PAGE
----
The Evil Empire: 101 Ways That England Ruined the World
|Subject||The United Kingdom|
The Evil Empire: 101 Ways That England Ruined the World is a book written by Steven Grasse, the chief executive officer of Philadelphia marketing agency Quaker City Mercantile. It was first published in April 2007 by Quirk Books. In the work the author argues that many of the world's problems were caused by the British Empire and also criticises British culture.
Jonah Bloom of Advertising Age said that he believed "very few would take this book too seriously". Michael Henderson, writing for the Daily Telegraph, agreed that the British had on occasion made matters worse in Ireland and Africa, but considered that the United Kingdom had given much to the Enlightenment, the Industrial Revolution, and the age of Romanticism. Overall, he opined that the book was silly, and that it should be treated with laughter.
The New Statesman and Publishers Weekly both reviewed the work, with the latter stating that it was a "neat premise" but that "The more outrageous, hypocritical, and simply incorrect his allegations become, the better the reader should understand how it feels to be bombarded with ill-informed criticism on behalf of one's nation. But to pull it off requires a light touch to soften the abuse. Instead, Grasse tramples humourlessly through the material, lacing it with his own moral and political dogma."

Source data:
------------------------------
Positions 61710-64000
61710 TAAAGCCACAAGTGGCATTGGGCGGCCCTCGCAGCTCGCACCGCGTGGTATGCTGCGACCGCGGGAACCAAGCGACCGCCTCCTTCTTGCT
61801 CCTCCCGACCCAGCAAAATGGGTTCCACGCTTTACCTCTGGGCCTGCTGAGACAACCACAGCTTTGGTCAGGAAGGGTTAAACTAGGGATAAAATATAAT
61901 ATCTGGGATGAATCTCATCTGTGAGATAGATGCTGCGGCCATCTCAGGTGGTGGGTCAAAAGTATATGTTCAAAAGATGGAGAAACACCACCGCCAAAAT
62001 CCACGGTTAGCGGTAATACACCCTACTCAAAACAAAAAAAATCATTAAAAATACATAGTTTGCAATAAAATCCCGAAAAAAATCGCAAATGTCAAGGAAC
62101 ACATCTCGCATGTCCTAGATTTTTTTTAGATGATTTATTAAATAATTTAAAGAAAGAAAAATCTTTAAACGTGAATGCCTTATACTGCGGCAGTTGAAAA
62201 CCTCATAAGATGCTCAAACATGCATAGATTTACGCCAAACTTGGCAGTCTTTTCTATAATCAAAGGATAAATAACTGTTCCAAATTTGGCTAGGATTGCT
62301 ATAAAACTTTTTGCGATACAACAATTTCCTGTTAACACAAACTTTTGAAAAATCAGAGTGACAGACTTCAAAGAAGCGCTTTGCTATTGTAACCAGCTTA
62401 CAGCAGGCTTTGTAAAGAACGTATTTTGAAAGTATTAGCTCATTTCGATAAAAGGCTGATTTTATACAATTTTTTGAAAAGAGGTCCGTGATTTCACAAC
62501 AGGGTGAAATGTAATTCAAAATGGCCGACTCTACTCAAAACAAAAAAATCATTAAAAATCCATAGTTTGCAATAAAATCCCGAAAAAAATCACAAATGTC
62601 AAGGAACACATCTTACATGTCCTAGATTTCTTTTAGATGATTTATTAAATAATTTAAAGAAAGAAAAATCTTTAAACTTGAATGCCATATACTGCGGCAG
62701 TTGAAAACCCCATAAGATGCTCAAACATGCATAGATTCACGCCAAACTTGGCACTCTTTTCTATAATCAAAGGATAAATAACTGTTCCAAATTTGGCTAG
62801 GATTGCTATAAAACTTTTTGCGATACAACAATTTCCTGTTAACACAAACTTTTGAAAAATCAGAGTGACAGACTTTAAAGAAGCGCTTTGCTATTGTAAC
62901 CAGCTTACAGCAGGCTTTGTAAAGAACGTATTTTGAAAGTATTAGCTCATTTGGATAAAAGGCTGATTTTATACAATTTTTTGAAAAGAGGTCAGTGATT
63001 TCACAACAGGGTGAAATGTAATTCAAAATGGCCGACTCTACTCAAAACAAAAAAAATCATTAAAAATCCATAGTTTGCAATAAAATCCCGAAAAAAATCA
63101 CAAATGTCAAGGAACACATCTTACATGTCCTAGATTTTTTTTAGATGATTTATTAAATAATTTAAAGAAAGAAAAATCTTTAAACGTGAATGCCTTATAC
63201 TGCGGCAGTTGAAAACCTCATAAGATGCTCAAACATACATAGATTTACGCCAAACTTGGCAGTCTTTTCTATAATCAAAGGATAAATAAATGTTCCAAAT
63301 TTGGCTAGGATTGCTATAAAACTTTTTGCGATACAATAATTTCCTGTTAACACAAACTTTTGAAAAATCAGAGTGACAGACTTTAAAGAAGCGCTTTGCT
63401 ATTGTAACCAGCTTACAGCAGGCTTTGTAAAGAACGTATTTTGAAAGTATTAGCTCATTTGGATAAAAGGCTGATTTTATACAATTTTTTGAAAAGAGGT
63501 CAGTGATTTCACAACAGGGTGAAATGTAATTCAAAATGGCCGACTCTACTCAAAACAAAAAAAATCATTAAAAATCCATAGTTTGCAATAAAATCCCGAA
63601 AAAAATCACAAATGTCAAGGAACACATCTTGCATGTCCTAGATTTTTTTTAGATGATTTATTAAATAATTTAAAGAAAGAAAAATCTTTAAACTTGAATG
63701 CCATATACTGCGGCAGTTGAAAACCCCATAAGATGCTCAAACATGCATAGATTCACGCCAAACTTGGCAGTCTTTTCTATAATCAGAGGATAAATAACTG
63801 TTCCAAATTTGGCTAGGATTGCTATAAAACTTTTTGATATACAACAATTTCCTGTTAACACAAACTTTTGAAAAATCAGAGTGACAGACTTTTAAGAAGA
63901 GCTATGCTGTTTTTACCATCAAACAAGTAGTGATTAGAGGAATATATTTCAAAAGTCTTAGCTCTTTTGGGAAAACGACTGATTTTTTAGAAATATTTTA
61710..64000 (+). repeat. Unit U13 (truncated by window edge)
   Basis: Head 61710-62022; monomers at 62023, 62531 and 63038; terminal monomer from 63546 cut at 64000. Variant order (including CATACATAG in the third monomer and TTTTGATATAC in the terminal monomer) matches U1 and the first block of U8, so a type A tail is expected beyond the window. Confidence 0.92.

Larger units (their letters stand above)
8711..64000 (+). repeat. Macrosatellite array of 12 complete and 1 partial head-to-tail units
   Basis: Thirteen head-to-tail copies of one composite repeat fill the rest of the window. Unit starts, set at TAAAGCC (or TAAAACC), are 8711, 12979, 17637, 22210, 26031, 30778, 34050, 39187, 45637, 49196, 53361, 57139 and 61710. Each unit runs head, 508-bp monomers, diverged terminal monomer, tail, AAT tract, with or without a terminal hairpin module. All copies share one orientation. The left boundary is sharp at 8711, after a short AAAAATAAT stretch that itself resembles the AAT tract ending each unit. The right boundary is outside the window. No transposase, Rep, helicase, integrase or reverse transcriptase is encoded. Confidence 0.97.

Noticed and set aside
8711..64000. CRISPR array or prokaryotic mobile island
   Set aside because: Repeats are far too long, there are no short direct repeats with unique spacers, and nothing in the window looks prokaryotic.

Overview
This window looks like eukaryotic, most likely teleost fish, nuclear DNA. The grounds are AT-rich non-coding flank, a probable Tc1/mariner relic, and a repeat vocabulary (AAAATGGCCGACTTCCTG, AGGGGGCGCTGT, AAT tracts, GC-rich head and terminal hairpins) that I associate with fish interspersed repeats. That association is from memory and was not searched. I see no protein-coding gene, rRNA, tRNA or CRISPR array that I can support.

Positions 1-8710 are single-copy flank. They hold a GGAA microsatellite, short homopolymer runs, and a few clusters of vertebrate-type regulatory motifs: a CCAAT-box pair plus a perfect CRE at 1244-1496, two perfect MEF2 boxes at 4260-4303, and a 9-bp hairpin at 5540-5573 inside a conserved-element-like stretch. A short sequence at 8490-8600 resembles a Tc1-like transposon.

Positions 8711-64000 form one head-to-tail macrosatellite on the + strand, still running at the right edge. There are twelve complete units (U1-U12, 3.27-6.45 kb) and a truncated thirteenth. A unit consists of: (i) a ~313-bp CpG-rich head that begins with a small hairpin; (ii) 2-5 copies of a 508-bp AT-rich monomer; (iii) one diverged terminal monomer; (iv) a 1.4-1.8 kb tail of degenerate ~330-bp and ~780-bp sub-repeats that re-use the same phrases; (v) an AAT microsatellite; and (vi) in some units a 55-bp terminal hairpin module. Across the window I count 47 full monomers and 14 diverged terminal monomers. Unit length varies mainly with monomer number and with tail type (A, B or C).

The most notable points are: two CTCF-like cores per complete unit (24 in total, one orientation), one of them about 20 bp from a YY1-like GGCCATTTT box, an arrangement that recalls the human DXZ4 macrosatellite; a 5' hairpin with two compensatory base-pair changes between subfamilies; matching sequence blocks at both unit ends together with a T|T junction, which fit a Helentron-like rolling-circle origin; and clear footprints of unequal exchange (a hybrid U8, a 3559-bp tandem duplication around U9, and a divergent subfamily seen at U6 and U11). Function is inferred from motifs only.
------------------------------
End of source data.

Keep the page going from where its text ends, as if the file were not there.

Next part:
- Bloom, Jonah (2007-04-13), "Jonah Bloom on 'The Evil Empire: 101 Ways That England Ruined the World'", Advertising Age
- Henderson, Michael (2008-12-15), "Britain's many gifts to the world", The Daily Telegraph
- O'Connor, Sarah (2007-04-09). "It's all our fault". New Statesman. Archived from the original on 2018-11-18.
- "Nonfiction Book Review: Evil Empire: 101 Ways That England Ruined the World by Steven A. Grasse, Author, Penny Rimbaud". PublishersWeekly.com. Retrieved 2017-02-20.
- Grasse, Steven A.; Rimbaud, Penny (2007). Evil Empire: 101 Ways That England Ruined the World. Quirk Books. ISBN 9781594741739.